In love? Or think you may have met “the one” online?
Hopefully, all the stars are aligned and that’s the case.
But while it may seem like common sense to avoid sending money to people you haven’t met in person, the number of “romance scam” victims is growing.
In 2012, the Federal Trade Commission received 10,263 complaints about possible romance scams that cost victims an estimated $105 million.
On Valentine’s Day, and all year round as millions of people search for love and companionship online, the Better Business Bureau and Western Union have teamed up to promote online safety.
"Romance scams take many forms, but they usually start out with fraudsters quickly expressing feelings of affection,” said Mary Power, president and CEO of the Council of Better Business Bureaus, in a news release.
Scammers create fake profiles to build online relationships, often posting photos of attractive men or women to lure victims. The fraudsters eventually convince people to send money in the name of love, the FTC says.
The FBI notes that these criminals — who also troll social media sites and chat rooms in search of romantic victims — usually claim to be Americans traveling or working abroad. In reality, they often live overseas. Their most common targets are women over 40, who are divorced, widowed, and/or disabled, but every age group and demographic is at risk, the agency says.
Scammers use poetry, flowers, and other gifts to reel in victims, the entire time declaring their "undying love," according to the FBI's Internet Crime Complaint Center (IC3).
These criminals also use stories of severe life circumstances, tragedies, deaths in the family, injuries to themselves, or other hardships to keep their victims concerned and string them along. Scammers also ask victims to send money to help overcome a financial situation they claim to be experiencing. These are all lies intended to take money from unsuspecting victims, the IC3 says.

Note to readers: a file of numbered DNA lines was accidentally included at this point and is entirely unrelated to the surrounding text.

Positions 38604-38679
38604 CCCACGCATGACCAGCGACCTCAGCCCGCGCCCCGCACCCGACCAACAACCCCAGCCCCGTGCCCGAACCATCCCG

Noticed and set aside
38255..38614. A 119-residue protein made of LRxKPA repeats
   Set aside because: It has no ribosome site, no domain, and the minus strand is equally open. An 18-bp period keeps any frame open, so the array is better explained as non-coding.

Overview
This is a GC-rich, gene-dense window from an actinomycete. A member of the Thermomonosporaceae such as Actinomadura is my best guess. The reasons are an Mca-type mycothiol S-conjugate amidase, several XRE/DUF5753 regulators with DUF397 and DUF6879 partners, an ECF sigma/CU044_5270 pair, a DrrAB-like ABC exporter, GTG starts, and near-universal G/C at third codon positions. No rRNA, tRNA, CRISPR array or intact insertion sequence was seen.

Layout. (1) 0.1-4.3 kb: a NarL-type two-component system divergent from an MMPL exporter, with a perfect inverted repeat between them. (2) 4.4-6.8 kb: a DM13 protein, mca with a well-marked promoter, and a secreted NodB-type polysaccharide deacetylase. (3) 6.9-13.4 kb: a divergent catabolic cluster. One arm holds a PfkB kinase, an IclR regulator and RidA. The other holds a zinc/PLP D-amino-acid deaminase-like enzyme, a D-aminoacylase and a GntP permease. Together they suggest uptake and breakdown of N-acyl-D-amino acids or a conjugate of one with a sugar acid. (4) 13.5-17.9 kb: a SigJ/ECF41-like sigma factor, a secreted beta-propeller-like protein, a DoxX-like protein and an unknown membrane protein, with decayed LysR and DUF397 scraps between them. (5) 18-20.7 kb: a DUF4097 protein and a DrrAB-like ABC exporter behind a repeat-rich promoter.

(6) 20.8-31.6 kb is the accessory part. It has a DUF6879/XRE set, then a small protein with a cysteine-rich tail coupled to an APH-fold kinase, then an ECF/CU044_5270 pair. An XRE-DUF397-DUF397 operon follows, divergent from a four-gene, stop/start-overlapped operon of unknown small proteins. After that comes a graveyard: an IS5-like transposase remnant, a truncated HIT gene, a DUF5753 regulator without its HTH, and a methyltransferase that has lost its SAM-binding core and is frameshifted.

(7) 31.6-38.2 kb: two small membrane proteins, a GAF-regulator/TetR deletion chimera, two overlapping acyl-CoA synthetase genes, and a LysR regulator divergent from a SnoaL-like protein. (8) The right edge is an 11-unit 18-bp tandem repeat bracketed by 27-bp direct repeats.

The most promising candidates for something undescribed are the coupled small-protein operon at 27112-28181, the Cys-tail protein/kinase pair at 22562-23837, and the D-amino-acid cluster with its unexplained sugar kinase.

According to Power, “They may strike immediately, or they may lead their victim on for some time in order to build trust. No matter how much your relationship might seem like the real thing, you should be suspicious if someone you only know online asks you for money or personal information like credit card numbers.”
Dr. Tim McGuinness, who runs a number of websites including one dedicated to romance scams and how to avoid them, told LifeLock that the number of scammers posting fake profiles to dating websites “has been escalating dramatically over the last five years, because of the complete ambivalence of the website operators to do anything about it."
McGuinness is an expert witness in a lawsuit against the dating site Match.com — the world's largest online dating site — which debuted in 1995 and boasts nearly 22 million members today.
McGuinness, who also launched an online dating site in 1995 — Date.com — and had a friend who fell victim to a scam artist on a dating website, is the CEO & publisher of McGuinness Publishing, which runs 4,000 websites.
"The incentive for the business model [of most online dating websites] is to have the most number of profiles on their sites,” McGuinness said.
The $1.5 billion class action lawsuit filed in November against Match.com alleges that the company has broken copyright laws and committed fraud by allowing fake profiles that include photos used without permission, according to an ABC News report.